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State Senator Dave Valesky on the Campbell Conversations

State Senator Dave Valesky (D-Oneida), left, speaks with Campbell Conversations host Grant Reeher

When the New York State Senate’s Independent Democratic Conference joined in a majority coalition with Republicans in 2012, it claimed that the arrangement would provide more up-or-down floor votes on progressive legislation.  In announcing a new intention to caucus with Democrats following this November’s elections, the IDC is claiming that the arrangement will provide….more up-or-down votes on progressive legislation.  How can both claims be true?  That question and others related to political power-sharing arrangements are explored with this week’s guest on the Campbell Conversations—IDC member Senator Dave Valesky.

Grant Reeher (GR): Welcome to the Campbell Conversations. My guest today is State Senator Dave Valesky, he was first elected to the Senate in 2004 and represents the 53rd District which contains most of the City of Syracuse and areas to the East.

Across the State he is probably best known as one of the members of the Independent Democratic Conference (IDC); a group of Democrats who broke from the Democratic Conference in the Senate and joined in a Coalition with Senate Republicans to constitute a working majority. Recently the IDC announced that it plans to join with Senate Democrats following the November elections.

Dan Valesky (DV): Happy to be here Grant, thanks for having me.

GR: Can you start by giving me a very brief account of the life of the Independent Democratic Conference?

DV: We formed the Independent Democratic Conference after the elections of 2010 largely as a result of frustration on the part of myself and a handful of other Democrats with how the Senate had been run in 2009 and 2010.  The first two years of the IDC, in 2011 and 2012, the Senate Republicans had the outright majority, and then these last two years  -- the session that just finished a couple of weeks ago – we did form a governing majority, a bipartisan coalition with the Republican Conference. No conference in and of itself had enough votes to constitute a majority.

GR: The last time you were on this program, the IDC had just joined with the Republicans. You said then that joining in that coalition would result in more floor votes for progressive legislation, because the Democrats, governing alone, would have been more afraid to bring things to the floor if they might lose. The argument seemed kind of counter-intuitive. Did it turn out to be true?

DV: Only partially. I had thought and hoped that it would have been true on a greater number of occasions but the rules that govern the coalition give the leaders of both the Senate Independent Democratic Conference and the Republican Conference the ability to not allow any bill to come to the floor for a vote. But we did have votes on progressive issues. Some of those votes resulted in bill passage; other votes resulted in failure of legislation.

GR: Now you folks have decided you are going to join with the Democrats. This is again being touted by members of your Conference as being a boon for progressives. That we are going to see more votes – again, it’s the same argument. How can both of these things be true? Why are we going to see this now?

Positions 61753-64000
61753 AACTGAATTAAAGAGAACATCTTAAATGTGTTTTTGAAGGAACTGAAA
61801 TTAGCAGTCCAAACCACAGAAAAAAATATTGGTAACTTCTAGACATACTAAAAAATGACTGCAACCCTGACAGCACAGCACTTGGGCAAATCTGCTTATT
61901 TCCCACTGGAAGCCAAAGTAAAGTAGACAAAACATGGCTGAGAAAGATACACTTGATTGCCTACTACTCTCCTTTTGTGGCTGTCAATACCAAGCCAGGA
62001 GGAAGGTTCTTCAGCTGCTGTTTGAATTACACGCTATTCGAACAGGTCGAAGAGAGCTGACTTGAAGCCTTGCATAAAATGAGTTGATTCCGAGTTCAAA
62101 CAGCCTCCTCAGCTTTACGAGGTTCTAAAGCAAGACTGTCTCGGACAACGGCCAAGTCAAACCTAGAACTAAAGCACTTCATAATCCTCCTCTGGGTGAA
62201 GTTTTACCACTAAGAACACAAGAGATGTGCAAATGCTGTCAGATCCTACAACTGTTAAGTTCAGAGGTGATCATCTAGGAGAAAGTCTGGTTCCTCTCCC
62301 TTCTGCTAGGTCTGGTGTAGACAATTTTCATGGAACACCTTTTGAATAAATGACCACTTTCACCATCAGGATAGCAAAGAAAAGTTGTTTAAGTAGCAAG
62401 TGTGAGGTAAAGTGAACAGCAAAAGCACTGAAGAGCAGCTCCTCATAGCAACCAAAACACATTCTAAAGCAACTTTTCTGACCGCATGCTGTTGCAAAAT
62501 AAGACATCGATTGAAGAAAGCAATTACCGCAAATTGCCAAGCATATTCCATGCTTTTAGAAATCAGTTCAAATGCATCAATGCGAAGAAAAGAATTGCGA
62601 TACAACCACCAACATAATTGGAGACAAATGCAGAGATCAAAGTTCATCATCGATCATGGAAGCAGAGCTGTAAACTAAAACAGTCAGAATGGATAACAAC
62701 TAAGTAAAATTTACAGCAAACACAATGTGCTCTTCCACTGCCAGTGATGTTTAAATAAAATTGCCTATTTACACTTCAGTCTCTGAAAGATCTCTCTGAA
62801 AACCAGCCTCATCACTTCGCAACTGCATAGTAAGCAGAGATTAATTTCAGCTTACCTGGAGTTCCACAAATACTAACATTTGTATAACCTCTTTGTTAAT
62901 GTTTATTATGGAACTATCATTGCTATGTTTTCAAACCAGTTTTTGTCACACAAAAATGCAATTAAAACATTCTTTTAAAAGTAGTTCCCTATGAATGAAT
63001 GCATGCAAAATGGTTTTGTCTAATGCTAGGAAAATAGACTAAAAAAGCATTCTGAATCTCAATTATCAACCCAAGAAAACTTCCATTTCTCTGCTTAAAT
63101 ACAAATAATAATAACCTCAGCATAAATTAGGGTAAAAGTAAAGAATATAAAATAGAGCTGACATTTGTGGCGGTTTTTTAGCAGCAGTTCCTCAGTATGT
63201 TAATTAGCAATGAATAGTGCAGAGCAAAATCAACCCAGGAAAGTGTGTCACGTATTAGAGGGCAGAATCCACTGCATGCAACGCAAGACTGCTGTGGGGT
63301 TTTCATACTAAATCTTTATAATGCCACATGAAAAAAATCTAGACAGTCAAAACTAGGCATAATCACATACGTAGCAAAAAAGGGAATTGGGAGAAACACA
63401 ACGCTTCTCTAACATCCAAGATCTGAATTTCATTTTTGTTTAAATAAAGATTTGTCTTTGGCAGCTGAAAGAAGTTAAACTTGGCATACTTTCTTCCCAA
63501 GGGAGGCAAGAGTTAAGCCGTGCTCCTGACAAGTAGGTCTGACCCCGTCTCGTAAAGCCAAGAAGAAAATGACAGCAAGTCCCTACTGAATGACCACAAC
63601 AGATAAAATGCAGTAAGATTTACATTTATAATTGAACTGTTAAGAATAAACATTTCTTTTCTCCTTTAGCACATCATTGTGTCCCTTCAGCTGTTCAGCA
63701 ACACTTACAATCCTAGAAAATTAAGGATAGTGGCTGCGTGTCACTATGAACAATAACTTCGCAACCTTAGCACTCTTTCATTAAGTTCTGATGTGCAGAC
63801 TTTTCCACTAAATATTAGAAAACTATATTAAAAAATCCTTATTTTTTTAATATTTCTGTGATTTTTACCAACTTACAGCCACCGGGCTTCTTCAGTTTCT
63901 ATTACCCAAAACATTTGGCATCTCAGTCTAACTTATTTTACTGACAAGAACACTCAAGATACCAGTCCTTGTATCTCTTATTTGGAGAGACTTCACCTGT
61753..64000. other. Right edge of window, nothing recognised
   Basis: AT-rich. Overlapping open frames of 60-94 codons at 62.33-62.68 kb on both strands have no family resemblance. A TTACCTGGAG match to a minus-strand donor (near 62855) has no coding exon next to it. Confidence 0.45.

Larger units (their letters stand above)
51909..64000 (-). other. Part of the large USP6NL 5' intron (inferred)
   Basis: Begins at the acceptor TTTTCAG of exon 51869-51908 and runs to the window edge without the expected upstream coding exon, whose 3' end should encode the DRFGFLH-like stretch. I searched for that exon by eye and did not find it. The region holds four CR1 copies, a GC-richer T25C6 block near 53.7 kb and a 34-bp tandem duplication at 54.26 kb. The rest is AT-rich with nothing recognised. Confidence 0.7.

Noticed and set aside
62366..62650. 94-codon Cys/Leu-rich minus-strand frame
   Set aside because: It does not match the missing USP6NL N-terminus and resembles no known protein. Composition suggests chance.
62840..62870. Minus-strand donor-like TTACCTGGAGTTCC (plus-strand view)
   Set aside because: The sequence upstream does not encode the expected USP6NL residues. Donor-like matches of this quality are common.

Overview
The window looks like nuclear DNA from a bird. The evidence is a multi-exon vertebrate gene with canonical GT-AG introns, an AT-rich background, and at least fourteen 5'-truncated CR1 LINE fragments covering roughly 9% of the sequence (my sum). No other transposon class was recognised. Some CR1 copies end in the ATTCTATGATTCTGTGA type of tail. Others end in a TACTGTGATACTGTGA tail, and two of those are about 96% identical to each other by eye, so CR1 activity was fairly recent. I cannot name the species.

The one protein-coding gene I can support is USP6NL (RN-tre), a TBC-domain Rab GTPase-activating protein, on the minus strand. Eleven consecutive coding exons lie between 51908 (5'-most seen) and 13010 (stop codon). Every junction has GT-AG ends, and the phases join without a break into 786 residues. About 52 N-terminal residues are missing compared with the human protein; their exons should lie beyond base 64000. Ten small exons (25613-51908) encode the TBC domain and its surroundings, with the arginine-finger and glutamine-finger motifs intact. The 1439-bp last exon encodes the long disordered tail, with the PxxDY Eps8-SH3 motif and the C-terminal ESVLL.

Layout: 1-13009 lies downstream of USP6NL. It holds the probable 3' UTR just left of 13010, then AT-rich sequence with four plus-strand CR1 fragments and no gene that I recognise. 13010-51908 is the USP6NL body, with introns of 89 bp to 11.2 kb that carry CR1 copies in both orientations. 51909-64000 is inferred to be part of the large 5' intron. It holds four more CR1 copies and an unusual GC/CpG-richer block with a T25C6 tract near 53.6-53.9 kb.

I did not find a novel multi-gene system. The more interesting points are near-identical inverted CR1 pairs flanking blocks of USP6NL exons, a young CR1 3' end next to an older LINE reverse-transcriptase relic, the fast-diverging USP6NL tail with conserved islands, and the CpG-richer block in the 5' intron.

DV: Well I think for those who are critical on this point, I think that is a legitimate criticism in looking back over the last couple of years in terms of the coalition's work.  That having been said, I and my fellow IDC colleagues have in no way backed off of the results that we have been able to produce. I think to look at the coalition over the last two years through the relatively narrow lens of progressive issues and what did get done and what did not get done, under the construct of what is a progressive issue, I think that is too narrow a definition.

GR: So why make the switch now?

DV: We had talked at the beginning of this coalition, and I had thought there would have been a greater number of progressive issues that would have been addressed one way or another – pass or fail one way or another.  Again, I think that has been a legitimate criticism of the past two years. In a State that is as overwhelmingly Democratic in terms of party registration as New York is, and continues to be a bluer and bluer State under that definition, that’s a very valid criticism that needed to be addressed one way or the other.

[An] example: the campaign finance reform package that was included in the State budget and specifically, the public matching program. There were far more robust proposals out there than what was included in the final State budget. One of the most robust proposals was actually an IDC proposal from last year.  It would have been the most aggressive plan.  Not only did that not get a vote, we were not able to get a vote on the floor of the Senate on anything regarding public matching beyond the comptroller demonstration project.

From the IDC’s collective opinion there were an insufficient number of these types of issues that were addressed one way or another.

GR: How much of this [switch] is about the governor shoring up his left flank going into an election year?

DV: The governor made it very clear and he has had a progressive agenda clearly and he has moved the State forward, I think, with the assistance of the IDC and the Senate in general over much of his entire first term, whether it is on-time budgets, fiscally responsible budgets, getting the economy moving again, job creation, tax reliefs through the property tax cap and the plan that we put in place this year.

GR: From the outside, it  looks like the governor delivered the change.  How independent are you folks going to be able to say you are if it looks like that’s where the change came from?